Gray Wolves in the Northern Rocky Mountains
Mountain-Prairie Region
News, Information and Recovery Status Reports
Gray wolf

Wolf restoration in the Northern Rocky Mountains (NRM) has been an amazing success thanks to both the resiliency of wolves and the cooperative efforts of Federal, State, and Tribal agencies, conservation groups, and private citizens; including ranchers, sportsmen, and outfitters. 

Northern Rocky Mountain Gray Wolf Distribution

The most recent data available (end of 2013) indicate that the NRM wolf population contains at least 1,691 wolves, at least 320 packs, and at least 78 breeding pairs. This population has exceeded its recovery goals since 2002. By every biological measure the NRM wolf population is recovered and remains secure under State management. 

Northern Rocky Mountain Wolf Population Trends in Montana, Idaho and Wyoming: 1982-2013

Long-term, the Service expects the entire NRM population to maintain a long-term average of around 1,000 wolves.  These wolves represent a 400-mile southern range extension of a vast contiguous wolf population that numbers over 12,000 wolves in western Canada and about 65,000 wolves across all of Canada and Alaska.

The Service and our partners will monitor wolves in the region for at least 5 years to ensure that the population’s recovered status is not compromised, and if relisting is ever warranted, we will make prompt use of the Act’s emergency listing provisions.

Recent Actions: 

June 2013 – Following successful recovery efforts in the NRM and western Great Lakes regions, the Service proposed to remove the gray wolf from the list of threatened and endangered species throughout the remainder of the United States and Mexico, while maintaining protection for the Mexican wolf (Canis lupus baileyi) in the Southwest.  This action has no impact on the NRM population, but more information can be found here

August 2012 – The Service announced that the Wyoming population of gray wolves was recovered and no longer warranted protection under the Endangered Species Act.  Beginning September 30th, wolves in Wyoming were managed by the state under an approved management plan, as they are in the states of Idaho and Montana.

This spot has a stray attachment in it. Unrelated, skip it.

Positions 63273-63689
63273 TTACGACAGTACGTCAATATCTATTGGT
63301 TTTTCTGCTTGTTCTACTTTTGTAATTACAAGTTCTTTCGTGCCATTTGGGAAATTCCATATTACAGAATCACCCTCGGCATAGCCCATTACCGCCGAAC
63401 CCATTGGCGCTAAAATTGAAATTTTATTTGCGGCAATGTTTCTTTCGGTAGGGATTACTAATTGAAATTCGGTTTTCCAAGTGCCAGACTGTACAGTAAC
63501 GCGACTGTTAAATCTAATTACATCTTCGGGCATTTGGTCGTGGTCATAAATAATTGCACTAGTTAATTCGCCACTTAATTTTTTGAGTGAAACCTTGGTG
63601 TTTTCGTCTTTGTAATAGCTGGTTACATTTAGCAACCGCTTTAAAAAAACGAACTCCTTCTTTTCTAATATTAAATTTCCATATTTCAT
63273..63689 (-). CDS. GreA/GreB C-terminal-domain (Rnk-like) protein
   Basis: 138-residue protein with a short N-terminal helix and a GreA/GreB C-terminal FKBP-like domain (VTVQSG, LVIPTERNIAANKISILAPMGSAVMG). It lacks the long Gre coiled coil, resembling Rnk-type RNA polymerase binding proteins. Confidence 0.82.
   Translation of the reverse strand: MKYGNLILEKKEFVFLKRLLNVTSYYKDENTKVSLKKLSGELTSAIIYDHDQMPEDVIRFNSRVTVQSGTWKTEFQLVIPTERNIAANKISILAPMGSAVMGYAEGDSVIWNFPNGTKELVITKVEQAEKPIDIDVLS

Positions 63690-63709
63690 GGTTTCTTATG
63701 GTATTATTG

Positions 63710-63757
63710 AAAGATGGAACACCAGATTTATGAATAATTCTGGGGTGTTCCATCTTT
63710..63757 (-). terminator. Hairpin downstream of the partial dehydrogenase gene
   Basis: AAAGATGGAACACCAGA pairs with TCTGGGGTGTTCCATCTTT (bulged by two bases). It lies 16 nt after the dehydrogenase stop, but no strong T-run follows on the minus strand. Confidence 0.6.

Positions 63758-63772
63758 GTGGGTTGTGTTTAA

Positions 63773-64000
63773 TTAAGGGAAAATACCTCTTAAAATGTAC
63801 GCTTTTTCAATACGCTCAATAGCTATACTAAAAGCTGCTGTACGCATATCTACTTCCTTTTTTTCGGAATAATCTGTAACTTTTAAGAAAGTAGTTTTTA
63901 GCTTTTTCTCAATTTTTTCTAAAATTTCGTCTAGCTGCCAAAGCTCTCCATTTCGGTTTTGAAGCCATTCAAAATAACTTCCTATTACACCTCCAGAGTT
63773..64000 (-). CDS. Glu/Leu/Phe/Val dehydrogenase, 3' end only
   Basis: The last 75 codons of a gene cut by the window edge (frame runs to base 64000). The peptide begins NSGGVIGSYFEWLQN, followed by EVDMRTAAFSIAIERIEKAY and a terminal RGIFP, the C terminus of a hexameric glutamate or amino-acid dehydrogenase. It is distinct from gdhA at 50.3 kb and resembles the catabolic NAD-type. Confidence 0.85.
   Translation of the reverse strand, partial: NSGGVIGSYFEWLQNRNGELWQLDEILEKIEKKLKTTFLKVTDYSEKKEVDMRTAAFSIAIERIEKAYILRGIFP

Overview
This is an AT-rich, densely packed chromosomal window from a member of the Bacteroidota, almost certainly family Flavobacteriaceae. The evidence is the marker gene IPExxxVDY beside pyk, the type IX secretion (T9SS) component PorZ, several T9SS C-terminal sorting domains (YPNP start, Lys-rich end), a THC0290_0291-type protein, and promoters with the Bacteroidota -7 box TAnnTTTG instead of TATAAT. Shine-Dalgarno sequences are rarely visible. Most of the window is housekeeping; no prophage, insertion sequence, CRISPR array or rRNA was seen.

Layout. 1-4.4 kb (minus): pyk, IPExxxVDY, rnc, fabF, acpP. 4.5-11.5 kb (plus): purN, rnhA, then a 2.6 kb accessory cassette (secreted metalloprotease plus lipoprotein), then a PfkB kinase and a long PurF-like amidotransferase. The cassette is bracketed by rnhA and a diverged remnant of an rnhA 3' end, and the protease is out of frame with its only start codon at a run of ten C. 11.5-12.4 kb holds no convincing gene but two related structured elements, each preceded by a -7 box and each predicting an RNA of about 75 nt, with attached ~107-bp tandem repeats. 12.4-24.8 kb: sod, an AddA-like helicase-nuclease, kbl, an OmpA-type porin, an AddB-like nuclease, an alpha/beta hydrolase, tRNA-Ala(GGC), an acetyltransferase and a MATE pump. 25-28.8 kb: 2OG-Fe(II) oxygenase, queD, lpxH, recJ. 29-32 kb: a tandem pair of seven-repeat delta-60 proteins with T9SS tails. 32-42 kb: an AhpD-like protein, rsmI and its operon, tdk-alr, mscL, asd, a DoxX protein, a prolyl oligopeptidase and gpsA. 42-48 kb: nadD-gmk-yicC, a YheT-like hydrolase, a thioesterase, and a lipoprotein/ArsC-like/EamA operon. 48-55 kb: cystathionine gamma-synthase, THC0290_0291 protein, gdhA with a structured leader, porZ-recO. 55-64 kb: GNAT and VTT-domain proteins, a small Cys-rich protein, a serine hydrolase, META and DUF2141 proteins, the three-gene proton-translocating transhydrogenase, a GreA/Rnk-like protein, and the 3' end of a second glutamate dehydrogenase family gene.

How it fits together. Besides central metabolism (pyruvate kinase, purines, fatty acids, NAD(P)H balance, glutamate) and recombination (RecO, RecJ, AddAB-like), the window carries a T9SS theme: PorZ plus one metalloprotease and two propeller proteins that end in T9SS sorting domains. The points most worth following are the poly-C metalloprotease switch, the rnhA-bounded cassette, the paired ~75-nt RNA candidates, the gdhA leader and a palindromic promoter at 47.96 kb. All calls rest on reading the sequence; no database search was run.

May 2011 - The Service published a direct final rule delisting wolves in Idaho, Montana and parts of Oregon, Washington and Utah. This final rule implements legislative language included in the Fiscal Year 2011 appropriations bill. The Service and the states will monitor wolf populations in the Northern Rocky Mountain DPS and gather population data for at least five years.

April 2009 -- Final Rule to Identify the Northern Rocky Mountain (NRM) Population of Gray Wolf as a Distinct Population Segment (DPS) and to Revise the List of Endangered and Threatened Wildlife

February 2008 - Final Rule Establishing and Delisting the NRM Gray Wolf DPS

January 2008 - Final Rule for Revision of Special Regulation for the Central Idaho and Yellowstone Area Nonessential Experimental Populations of Gray Wolves

February 2007 - Proposed rule Establishing and Delisting the NRM Gray Wolf DPS

August 1, 2006 - FWS Announces 12-Month Finding on a Petition to Establish and Delist the NRM Gray Wolf Population:

January 2005 - New Regulation (10(j) Special Rule) Allows Greater Management Flexibility of Gray Wolves for the States of Montana and Idaho:

2003 - Final Rule to Designate 3 District Population Segments and Change the ESA Status of the Gray Wolf throughout Most of the Lower 48 States:

1994 - Establishment of Nonessential Experimental Populations of Gray Wolves:

1978 - Reclassification of the Gray Wolf in the United States and Mexico, with Determination of Critical Habitat in Michigan and Minnesota:

1974 - Gray Wolf Listed as Endangered in the Lower 48 States and Mexico:


Last updated: April 3, 2014